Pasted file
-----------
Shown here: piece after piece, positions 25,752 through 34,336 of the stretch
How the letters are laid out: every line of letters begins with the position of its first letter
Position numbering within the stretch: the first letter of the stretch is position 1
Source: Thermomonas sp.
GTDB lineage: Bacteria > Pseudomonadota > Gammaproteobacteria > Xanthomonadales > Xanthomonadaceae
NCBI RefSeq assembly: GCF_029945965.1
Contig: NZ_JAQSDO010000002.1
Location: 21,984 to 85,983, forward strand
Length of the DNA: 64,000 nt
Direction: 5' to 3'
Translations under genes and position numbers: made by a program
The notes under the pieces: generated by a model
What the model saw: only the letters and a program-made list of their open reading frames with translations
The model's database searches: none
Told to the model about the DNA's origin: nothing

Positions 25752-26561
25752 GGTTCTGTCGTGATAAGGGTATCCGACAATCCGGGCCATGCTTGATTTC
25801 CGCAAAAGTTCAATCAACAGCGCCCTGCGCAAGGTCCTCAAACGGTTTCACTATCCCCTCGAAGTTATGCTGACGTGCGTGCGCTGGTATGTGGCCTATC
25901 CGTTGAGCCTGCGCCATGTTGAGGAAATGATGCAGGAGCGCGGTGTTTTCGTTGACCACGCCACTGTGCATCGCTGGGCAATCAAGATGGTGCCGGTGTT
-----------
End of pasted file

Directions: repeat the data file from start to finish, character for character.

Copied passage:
Shown here: piece after piece, positions 25,752 through 34,336 of the stretch
How the letters are laid out: every line of letters begins with the position of its first letter
Position numbering within the stretch: the first letter of the stretch is position 1
Source: Thermomonas sp.
GTDB lineage: Bacteria > Pseudomonadota > Gammaproteobacteria > Xanthomonadales > Xanthomonadaceae
NCBI RefSeq assembly: GCF_029945965.1
Contig: NZ_JAQSDO010000002.1
Location: 21,984 to 85,983, forward strand
Length of the DNA: 64,000 nt
Direction: 5' to 3'
Translations under genes and position numbers: made by a program
The notes under the pieces: generated by a model
What the model saw: only the letters and a program-made list of their open reading frames with translations
The model's database searches: none
Told to the model about the DNA's origin: nothing

Positions 25752-26561
25752 GGTTCTGTCGTGATAAGGGTATCCGACAATCCGGGCCATGCTTGATTTC
25801 CGCAAAAGTTCAATCAACAGCGCCCTGCGCAAGGTCCTCAAACGGTTTCACTATCCCCTCGAAGTTATGCTGACGTGCGTGCGCTGGTATGTGGCCTATC
25901 CGTTGAGCCTGCGCCATGTTGAGGAAATGATGCAGGAGCGCGGTGTTTTCGTTGACCACGCCACTGTGCATCGCTGGGCAATCAAGATGGTGCCGGTGTT